What Can the World Learn from Romania’s Unique Conservation Model?

Romania’s Carpathian Mountains protect over 35% of Europe’s brown bear population, the largest remaining group outside of Russia. With nearly 6,000 individuals, Romania’s bear population appears healthy, and it is not unusual to spot bears in rural areas with forest cover. There are even safari-style tours leaving from the popular tourist destination of Sighisoara to try to find the elusive bears in the natural habitat without disturbing their hunting.

However, as almost every large carnivore on Earth today, Romania’s brown bears are under significant pressure from human developments and conflicts. The large carnivores of the Carpathians, including bears, lynx, and wolves, are caught in livestock disputes with sheep farmers following traditional animal husbandry techniques. While Romania has regulations in place to protect endangered species, infrastructure projects and the demands for rapid economic development are pushing further into the Carpathian Mountains and putting these populations at risk. 

Despite these challenges, Romania continues to be one of the most biodiverse and wild countries in Europe. How has this Eastern European country managed to maintain its wild places for over 2000 years? 

1. Traditional agriculture techniques promote plant diversity.

Romania joined the European Union just thirteen years ago, in 2007. Romania’s isolation from this Union was potentially a boon for its environment as most rural farmers have yet to adopt widespread pesticide use or monoculture in their fields. In fact, driving through Transylvania can feel like a step into another era, as hand-cut piles of hay sit in hazy fields below the fortified churches built by Saxons in the 1300s. 

The secret to Romania’s incredible biodiversity lies in that hay. By avoiding pesticides and cutting hay late in the season – once it has already germinated – farmers seed an incredible diversity of flora in their fields. Not only is this variety of plants more enriching for the Earth – and the animals that eat them – but they also make for a stunning tapestry of wildflowers in late summer, a sight rarely to be seen anywhere else in Europe. 

These agricultural methods, which use few chemicals and little fencing for livestock, mean that wildlife continues to have wide spaces to roam free. Brown bears need up to 300 square kilometers to survive, so Romania’s current system is vital to protecting their forest habitat. Today, organizations like ADEPT are working to maintain this style of farming by empowering small-holder farms through unique financing models that incentivize them to maintain biodiversity on their fields.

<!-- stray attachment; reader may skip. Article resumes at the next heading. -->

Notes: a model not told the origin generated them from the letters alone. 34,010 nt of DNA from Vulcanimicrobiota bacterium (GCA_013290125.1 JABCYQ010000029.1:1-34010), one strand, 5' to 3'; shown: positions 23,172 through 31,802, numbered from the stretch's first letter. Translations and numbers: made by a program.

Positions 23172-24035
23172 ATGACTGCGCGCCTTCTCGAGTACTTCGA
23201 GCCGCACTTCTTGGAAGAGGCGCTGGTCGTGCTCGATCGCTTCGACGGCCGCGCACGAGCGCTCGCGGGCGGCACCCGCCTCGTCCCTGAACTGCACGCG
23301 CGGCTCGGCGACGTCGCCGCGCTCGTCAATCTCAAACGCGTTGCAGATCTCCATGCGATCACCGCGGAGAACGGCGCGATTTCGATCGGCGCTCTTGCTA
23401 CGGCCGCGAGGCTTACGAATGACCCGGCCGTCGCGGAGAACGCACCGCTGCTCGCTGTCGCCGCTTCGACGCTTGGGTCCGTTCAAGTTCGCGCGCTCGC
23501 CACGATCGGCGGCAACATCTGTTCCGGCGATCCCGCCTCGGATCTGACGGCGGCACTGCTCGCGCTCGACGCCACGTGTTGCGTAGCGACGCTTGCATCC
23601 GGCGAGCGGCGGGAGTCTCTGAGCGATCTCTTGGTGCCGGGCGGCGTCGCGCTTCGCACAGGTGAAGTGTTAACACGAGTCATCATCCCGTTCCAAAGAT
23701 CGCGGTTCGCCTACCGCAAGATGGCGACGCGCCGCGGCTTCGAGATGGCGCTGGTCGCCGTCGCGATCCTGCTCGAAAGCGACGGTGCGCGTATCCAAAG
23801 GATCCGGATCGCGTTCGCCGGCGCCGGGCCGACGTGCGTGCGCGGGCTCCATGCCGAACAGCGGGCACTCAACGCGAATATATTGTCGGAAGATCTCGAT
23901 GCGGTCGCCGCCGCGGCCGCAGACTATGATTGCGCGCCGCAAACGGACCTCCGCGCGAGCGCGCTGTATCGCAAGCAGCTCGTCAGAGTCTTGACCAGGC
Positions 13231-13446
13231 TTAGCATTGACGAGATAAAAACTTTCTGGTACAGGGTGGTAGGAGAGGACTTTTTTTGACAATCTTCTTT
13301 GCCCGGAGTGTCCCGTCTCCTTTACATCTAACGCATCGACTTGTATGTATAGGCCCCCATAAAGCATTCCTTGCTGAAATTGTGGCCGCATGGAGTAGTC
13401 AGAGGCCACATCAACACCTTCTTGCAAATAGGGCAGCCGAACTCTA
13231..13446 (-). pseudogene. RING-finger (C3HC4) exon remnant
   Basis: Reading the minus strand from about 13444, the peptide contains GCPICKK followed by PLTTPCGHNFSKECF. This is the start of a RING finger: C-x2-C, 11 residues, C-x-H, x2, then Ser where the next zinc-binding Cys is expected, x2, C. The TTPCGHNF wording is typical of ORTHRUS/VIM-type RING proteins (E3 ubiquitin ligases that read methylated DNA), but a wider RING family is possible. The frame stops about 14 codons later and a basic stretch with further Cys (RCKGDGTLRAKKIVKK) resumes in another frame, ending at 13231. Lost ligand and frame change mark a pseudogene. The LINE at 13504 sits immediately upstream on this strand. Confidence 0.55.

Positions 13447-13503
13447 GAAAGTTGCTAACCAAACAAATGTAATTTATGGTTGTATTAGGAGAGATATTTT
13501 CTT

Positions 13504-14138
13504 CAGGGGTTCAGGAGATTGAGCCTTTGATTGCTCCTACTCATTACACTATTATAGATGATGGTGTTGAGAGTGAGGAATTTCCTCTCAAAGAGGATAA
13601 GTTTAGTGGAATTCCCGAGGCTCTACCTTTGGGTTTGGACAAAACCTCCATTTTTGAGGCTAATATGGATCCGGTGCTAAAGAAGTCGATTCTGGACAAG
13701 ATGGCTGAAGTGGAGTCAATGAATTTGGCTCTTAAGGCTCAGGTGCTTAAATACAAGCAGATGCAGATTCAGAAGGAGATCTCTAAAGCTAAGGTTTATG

2. Public-private partnerships protect the most critical areas.

In Transylvania’s rural areas, the low-impact agricultural systems, characterized by wildflower meadows and forested hilltops, provide a buffer zone for more remote parts of the Carpathian Mountains. Deep within these mountains, where there are few human settlements, thick native pine forests still provide critical habitats for Europe’s most iconic wildlife. 

And while some areas of the Carpathian wilderness are protected by national parks, the Romanian government has recently weakened its hold on these areas, allowing private actors to purchase land for timber or agriculture. Luckily, several private organizations and nonprofits have stepped in to buy parts of this land and create a reserve that protects the area from further logging. The Foundation Conservation Carpathia (FCC) has been purchasing land back from developers since 2009 with the goal of creating a 100,000-hectare permanent reserve that complements the national parks created by the Romanian government.

3. Romanians learn to love nature from a young age. 

It is not unusual for people from Romania’s big cities, like Bucharest and Brasov, to head into Transylvania for a weekend of camping in the surrounding forests and alpine meadows. Traditional leisure activities place a heavy emphasis on the outdoors, so many families understand the importance of protecting the environment so that others can enjoy it on walks, hikes, and bike rides across the countryside. 

That being said, environmental education is not widespread, so many public areas suffer from overuse, littering, and forest fires from illegal campfires. The Tarnava Mare region, which makes up a large part of Transylvania, is working to create areas for people to enjoy without destroying the native wildlife. A network of mountain biking trails, as well as picnic sites and campsites in popular forest sites, make it possible for people to explore natural areas within safe limits. 

Many Romanians feel extremely connected to the quiet, natural way of living that continues to define the Transylvanian countryside and will work hard to protect it as a way of preserving a central part of the country’s culture. This effort has a knock-on effect on the environment by continuing to promote biodiversity near and within the Carpathian Mountains. 

The system of buffer zones, low-impact agriculture, and public-private partnerships has enabled Romania to remain one of the most biodiverse, and wild, countries in Europe, protecting more than one-third of the region’s bears. While the country will inevitably undergo significant changes over the coming decade, its conservation efforts will hopefully act as a model for how to promote both biodiversity and the flourishing of local livelihoods. 

Want to see Romania’s beautiful wildlife for yourself? See available tours here.

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